A spike in Iran's oil exports raises fears Tehran will be less likely to cut a permanent nuclear deal.
- By Keith JohnsonKeith Johnson is a senior reporter covering energy for Foreign Policy., Jamila TrindleJamila Trindle is a senior reporter who covers finance, economics and business where they intersect with national security and foreign policy. Her beat spans everything from the economic underpinnings of conflict to sanctions, corruption and terror finance. Before coming to Foreign Policy magazine, Jamila reported for the Wall Street Journal’s Washington bureau, covering financial regulation and economics. She has also worked as a foreign correspondent in China, Indonesia and Turkey as a freelancer for NPR, Marketplace, The Guardian and others. She moved back to the U.S. to cover the post-crisis economy for PBS in 2009.
Exports of Iranian crude oil jumped in January, raising concerns that the sanctions relief included in the interim nuclear agreement between Western countries and Tehran is giving a shot in the arm to the struggling Iranian economy that could weaken prospects for a comprehensive deal to derail Iranian nuclear weapons development.
Oil is the lifeblood of the Iranian economy, and Barack Obama’s administration and its allies have spent years trying to strangle its oil industry as a way of forcing Tehran to the negotiating table. The International Energy Agency’s monthly oil report estimated that Iranian oil exports spiked by about 100,000 barrels a day in January. That brought Iranian crude exports to just over 1.3 million barrels per day, worth almost $4 billion a month given the current price of oil.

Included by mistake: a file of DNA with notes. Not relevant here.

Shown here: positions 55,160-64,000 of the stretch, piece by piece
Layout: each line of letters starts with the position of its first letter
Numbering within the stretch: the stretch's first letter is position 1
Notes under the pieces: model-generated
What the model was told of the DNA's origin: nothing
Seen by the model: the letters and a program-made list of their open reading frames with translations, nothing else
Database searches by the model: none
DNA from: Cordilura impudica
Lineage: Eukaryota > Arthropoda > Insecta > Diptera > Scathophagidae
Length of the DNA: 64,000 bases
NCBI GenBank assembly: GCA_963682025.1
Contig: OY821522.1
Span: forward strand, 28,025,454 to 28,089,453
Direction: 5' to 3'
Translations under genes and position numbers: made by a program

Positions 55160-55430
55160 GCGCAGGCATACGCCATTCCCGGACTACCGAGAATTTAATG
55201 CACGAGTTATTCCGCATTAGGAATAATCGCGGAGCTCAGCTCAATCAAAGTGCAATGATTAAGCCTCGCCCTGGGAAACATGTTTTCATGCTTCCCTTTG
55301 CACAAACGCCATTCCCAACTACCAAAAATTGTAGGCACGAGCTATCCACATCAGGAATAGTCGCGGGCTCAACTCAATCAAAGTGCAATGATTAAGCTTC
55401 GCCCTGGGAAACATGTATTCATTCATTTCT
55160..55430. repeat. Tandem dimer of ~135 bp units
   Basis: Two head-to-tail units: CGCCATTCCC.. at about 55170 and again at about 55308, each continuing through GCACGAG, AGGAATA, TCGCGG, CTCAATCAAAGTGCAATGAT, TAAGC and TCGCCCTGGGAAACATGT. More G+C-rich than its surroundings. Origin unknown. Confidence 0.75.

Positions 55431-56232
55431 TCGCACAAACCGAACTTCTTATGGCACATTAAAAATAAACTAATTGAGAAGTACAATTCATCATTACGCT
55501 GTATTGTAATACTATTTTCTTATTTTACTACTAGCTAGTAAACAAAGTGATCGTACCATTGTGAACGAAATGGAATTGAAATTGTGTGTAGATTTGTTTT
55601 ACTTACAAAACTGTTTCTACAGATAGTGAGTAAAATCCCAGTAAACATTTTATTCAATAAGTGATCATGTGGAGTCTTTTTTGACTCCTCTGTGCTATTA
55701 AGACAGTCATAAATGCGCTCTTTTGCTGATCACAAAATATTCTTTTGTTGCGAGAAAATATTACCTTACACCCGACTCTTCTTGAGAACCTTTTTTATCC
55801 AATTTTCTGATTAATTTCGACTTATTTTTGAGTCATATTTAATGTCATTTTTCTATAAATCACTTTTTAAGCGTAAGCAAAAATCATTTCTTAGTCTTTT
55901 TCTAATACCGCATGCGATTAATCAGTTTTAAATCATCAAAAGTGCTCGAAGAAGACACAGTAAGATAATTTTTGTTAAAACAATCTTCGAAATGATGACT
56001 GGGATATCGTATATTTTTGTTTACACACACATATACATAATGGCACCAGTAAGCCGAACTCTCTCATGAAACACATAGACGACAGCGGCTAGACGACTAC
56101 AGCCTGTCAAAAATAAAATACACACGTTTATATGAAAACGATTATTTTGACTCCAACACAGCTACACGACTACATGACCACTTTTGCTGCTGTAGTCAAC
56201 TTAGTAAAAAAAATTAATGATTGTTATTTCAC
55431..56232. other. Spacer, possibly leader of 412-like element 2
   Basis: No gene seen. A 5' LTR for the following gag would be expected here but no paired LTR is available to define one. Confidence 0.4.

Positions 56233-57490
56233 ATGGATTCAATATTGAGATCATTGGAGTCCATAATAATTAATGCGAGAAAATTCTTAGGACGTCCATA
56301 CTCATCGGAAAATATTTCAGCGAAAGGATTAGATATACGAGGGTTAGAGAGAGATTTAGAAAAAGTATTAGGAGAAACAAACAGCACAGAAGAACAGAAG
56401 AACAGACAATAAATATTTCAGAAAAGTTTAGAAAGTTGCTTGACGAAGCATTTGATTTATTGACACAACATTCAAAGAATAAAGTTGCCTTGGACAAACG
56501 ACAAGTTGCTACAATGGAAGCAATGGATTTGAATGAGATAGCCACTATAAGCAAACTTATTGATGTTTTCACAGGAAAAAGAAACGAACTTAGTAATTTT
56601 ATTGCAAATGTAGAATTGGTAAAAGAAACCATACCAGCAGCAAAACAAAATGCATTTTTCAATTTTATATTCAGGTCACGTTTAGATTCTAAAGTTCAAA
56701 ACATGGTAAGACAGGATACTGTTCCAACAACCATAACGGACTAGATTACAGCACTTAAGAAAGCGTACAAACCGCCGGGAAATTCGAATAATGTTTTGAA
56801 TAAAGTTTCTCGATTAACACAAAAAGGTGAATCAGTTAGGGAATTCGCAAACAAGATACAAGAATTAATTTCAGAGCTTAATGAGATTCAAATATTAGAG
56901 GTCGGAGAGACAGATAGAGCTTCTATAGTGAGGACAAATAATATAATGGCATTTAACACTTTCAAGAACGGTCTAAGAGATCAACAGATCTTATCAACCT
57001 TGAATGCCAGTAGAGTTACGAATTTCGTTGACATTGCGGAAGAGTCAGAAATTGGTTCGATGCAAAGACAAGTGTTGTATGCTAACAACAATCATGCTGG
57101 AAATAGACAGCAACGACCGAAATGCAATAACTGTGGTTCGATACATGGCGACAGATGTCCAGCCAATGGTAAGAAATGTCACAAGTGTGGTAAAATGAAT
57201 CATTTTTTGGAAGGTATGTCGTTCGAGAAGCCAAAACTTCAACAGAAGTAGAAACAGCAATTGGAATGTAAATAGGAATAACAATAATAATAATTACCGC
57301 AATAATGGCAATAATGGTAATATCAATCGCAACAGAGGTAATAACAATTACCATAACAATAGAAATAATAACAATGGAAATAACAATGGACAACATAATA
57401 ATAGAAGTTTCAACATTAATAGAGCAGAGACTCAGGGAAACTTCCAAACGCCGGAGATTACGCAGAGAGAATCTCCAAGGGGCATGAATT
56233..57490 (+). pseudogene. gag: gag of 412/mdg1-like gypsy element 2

Iran’s growing oil revenues come amid signs that the Iranian economy more generally seems to be recovering from the darkest days of rampant inflation and a plunging currency, suggesting that the economic stranglehold that U.S. diplomats say pushed Iran to the negotiating table may be waning. The International Monetary Fund said this week that "the pace of contraction in [Iranian] economic activity is slowing" — an assessment that hands a new weapon to opponents of the White House’s interim nuclear deal with Tehran, who have long argued that the agreement was giving Iran too much financial relief.